Identification of metabolic correlates of mild cognitive impairment in Parkinson's disease using magnetic resonance spectroscopic imaging and machine learning
Arslan, Dilek Betül
Hatay, Gökçe Hale
Uluğ, Aziz Müfit
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CitationCengiz, S., Arslan, D. B., Kıçik, A., Erdoğdu, E., Yıldırım, M., Hatay, G. H., Tüfekçioğlu, Z., Uluğ, A. M., Bilgiç, B., Hanagasi, H., Demiralp, T. & Gürvit, H. (2022). Identification of metabolic correlates of mild cognitive impairment in Parkinson's disease using magnetic resonance spectroscopic imaging and machine learning. Magnetic Resonance Materials in Physics, Biology and Medicine, 1-12. doi:10.1007/s10334-022-01030-6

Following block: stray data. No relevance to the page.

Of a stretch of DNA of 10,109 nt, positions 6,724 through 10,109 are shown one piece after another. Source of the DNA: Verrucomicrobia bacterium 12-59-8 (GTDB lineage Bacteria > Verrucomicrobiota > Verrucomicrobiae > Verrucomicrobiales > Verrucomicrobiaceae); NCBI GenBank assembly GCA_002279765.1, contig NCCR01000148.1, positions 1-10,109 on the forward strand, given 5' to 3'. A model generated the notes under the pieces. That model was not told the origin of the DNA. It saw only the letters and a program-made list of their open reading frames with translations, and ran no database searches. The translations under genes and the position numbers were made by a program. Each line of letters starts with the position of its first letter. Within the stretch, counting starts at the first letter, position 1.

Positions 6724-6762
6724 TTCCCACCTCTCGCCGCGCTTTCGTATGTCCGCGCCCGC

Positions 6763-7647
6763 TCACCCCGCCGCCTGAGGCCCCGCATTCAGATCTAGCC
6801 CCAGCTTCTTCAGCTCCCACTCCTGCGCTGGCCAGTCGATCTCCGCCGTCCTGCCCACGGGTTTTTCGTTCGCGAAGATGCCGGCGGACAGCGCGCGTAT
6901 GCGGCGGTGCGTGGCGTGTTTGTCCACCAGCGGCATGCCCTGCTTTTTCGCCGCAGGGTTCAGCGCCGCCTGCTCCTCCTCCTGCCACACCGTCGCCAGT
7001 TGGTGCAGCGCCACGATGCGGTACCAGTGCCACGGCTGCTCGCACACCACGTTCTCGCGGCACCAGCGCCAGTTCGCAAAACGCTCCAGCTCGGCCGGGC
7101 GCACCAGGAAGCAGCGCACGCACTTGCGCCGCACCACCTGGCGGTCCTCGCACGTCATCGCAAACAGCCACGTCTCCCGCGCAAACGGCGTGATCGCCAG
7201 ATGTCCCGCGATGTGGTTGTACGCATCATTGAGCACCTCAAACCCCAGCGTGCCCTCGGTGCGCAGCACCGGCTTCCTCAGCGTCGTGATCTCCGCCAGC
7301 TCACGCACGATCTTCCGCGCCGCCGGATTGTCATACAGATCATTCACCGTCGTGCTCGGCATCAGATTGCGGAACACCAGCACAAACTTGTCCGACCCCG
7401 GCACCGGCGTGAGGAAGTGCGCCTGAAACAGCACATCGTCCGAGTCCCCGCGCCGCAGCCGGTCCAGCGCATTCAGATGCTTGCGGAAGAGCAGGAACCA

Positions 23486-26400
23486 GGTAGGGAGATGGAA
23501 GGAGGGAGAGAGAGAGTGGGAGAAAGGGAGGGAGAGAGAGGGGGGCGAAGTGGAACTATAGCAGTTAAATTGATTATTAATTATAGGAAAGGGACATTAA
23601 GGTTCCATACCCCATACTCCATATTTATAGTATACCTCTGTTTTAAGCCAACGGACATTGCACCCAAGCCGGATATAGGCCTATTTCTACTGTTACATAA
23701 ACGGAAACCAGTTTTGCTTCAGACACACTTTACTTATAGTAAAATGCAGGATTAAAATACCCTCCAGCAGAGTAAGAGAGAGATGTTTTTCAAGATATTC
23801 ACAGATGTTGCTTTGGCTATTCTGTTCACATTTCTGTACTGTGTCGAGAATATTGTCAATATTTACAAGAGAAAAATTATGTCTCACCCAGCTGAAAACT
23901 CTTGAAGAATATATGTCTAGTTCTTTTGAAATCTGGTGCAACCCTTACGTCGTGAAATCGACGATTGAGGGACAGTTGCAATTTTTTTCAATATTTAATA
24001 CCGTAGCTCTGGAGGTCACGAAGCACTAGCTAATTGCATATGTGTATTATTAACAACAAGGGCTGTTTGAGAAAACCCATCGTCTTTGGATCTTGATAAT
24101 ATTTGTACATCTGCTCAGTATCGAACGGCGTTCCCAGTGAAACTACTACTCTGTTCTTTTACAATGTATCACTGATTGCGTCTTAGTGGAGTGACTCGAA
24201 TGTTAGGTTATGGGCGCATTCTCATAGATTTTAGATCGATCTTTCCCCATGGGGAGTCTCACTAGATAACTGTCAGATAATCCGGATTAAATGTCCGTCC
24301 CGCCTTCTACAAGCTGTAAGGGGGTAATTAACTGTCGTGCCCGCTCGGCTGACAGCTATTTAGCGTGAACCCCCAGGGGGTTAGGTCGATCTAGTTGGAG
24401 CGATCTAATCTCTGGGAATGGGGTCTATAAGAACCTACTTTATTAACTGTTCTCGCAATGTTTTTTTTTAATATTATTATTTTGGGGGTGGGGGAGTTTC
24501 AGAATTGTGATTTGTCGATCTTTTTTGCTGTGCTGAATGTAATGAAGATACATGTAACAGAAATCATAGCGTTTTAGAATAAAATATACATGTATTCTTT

Objective: To investigate metabolic changes of mild cognitive impairment in Parkinson’s disease (PD-MCI) using proton magnetic resonance spectroscopic imaging (1H-MRSI). Methods: Sixteen healthy controls (HC), 26 cognitively normal Parkinson’s disease (PD-CN) patients, and 34 PD-MCI patients were scanned in this prospective study. Neuropsychological tests were performed, and three-dimensional 1H-MRSI was obtained at 3 T. Metabolic parameters and neuropsychological test scores were compared between PD-MCI, PD-CN, and HC. The correlations between neuropsychological test scores and metabolic intensities were also assessed. Supervised machine learning algorithms were applied to classify HC, PD-CN, and PD-MCI groups based on metabolite levels. Results: PD-MCI had a lower corrected total N-acetylaspartate over total creatine ratio (tNAA/tCr) in the right precentral gyrus, corresponding to the sensorimotor network (p = 0.01), and a lower tNAA over myoinositol ratio (tNAA/mI) at a part of the default mode network, corresponding to the retrosplenial cortex (p = 0.04) than PD-CN. The HC and PD-MCI patients were classified with an accuracy of 86.4% (sensitivity = 72.7% and specificity = 81.8%) using bagged trees. Conclusion: 1H-MRSI revealed metabolic changes in the default mode, ventral attention/salience, and sensorimotor networks of PD-MCI patients, which could be summarized mainly as ‘posterior cortical metabolic changes’ related with cognitive dysfunction.